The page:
Carbon dioxide may be used like a solvent to impregnate molded articles with pigments, antimicrobials, or other chemicals. One big advantage is that chemicals are embedded in the polymer structure, not just applied on the surface like a paint. The process may also be less expensive than compounding pigments or other chemicals into an entire molded part.
Researchers at the Fraunhofer Institute for Environmental, Safety and Energy Technology UMSICHT in Oberhausen, Germany are testing how carbon dioxide can be used to impregnate plastics. They say that carbon dioxide goes into a supercritical state that gives the gas solvent-like properties at a temperature of 30.1C and a pressure of 73.8 bar. In this state, carbon dioxide can act as a “carrier” in which dyes, additives, medical compounds and other substances can be dissolved.
“We pump liquid carbon dioxide into a high-pressure container with the plastic components that are to be impregnated, then steadily increase the temperature and the pressure until the gas reaches the supercritical state,” says Manfred Renner, a scientist at Fraunhofer UMSICHT. “When that state is reached, we increase the pressure further. At 170 bar, pigment in powder form dissolves completely in the CO2 and then diffuses with the gas into the plastic. The whole process takes a few minutes. When the container is opened, the gas escapes through the surface of the polymer but the pigment stays behind and cannot subsequently be wiped off.”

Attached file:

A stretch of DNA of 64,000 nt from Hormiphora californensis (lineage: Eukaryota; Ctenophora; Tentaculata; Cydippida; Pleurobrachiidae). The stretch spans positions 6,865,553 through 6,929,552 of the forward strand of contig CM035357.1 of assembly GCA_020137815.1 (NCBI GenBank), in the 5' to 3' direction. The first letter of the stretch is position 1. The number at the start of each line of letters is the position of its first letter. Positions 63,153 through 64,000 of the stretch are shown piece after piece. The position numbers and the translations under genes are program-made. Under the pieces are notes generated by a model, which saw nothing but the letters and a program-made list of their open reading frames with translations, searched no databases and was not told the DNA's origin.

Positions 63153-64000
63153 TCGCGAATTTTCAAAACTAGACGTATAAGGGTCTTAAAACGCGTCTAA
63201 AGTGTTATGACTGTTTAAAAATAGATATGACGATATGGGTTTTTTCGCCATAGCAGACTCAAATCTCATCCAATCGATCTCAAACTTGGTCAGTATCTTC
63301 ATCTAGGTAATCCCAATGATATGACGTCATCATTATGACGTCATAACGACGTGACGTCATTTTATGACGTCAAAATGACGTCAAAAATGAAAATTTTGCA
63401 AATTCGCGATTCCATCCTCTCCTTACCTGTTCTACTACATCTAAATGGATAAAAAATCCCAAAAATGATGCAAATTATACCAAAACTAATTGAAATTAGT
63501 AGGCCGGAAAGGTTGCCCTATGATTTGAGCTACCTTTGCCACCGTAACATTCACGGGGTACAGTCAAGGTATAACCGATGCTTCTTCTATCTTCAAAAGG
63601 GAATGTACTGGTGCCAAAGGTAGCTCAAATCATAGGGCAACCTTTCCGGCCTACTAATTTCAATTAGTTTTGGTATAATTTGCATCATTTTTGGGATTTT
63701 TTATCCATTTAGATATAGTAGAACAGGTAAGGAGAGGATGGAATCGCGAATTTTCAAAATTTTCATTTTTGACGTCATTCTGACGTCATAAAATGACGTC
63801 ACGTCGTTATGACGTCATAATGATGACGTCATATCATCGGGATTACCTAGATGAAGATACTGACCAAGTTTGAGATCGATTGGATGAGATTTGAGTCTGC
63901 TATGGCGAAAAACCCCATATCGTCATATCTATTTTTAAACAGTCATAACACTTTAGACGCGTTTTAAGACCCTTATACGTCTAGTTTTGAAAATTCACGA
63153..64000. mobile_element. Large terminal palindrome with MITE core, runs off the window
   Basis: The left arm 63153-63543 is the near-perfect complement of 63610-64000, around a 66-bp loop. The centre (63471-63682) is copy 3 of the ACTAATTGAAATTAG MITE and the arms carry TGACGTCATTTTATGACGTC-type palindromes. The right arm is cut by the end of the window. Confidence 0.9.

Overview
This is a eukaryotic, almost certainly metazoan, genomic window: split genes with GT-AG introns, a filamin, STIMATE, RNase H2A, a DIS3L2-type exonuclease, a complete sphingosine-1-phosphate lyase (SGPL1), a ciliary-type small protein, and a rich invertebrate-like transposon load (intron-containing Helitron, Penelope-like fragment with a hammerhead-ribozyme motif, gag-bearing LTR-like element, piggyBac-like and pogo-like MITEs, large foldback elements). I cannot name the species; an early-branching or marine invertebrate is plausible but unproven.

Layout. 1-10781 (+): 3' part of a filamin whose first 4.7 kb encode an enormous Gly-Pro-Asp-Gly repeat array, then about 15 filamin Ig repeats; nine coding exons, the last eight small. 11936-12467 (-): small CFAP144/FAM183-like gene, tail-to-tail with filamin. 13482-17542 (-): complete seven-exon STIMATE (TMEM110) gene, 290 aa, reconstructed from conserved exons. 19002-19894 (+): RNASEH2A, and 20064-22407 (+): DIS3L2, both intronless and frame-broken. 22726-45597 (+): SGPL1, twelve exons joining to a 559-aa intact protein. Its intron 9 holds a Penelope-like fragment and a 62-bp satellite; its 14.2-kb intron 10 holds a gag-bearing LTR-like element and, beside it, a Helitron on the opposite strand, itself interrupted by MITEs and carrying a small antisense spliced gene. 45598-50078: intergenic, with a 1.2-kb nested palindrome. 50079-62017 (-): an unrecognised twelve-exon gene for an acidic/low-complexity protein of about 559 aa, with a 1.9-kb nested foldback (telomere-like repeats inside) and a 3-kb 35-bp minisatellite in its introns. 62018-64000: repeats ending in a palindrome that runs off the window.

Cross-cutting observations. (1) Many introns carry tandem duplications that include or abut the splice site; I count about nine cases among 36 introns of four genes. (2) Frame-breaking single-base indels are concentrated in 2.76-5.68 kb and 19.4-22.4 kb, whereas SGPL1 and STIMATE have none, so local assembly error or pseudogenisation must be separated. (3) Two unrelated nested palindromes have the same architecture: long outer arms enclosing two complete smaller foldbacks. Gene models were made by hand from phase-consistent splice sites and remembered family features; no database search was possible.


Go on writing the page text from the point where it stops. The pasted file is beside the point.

Many of the new adhesives we're featuring in this slideshow are for use in automotive and other transportation applications. The rest of these new products are for a wide variety of applications including aviation, aerospace, electrical motors, electronics, industrial, and semiconductors.
A Columbia University team working on molecular-scale nano-robots with moving parts has run into wear-and-tear issues. They've become the first team to observe in detail and quantify this process, and are devising coping strategies by observing how living cells prevent aging.
Many of the new materials on display at MD&M West were developed to be strong, tough replacements for metal parts in different kinds of medical equipment: IV poles, connectors for medical devices, medical device trays, and torque-applying instruments for orthopedic surgery. Others are made for close contact with patients.
New sensor technology integrates sensors, traces, and electronics into a smart fabric for wearables that measures more dimensions -- force, location, size, twist, bend, stretch, and motion -- and displays data in 3D maps.
As we saw on the show floor this week at the Pacific Design & Manufacturing and co-located events in Anaheim, Calif., 3D printing is contributing to distributed manufacturing and being reinvented by engineers for their own needs. Meanwhile, new fasteners are appearing for wearable consumer and medical devices and Baxter Robot has another software upgrade.
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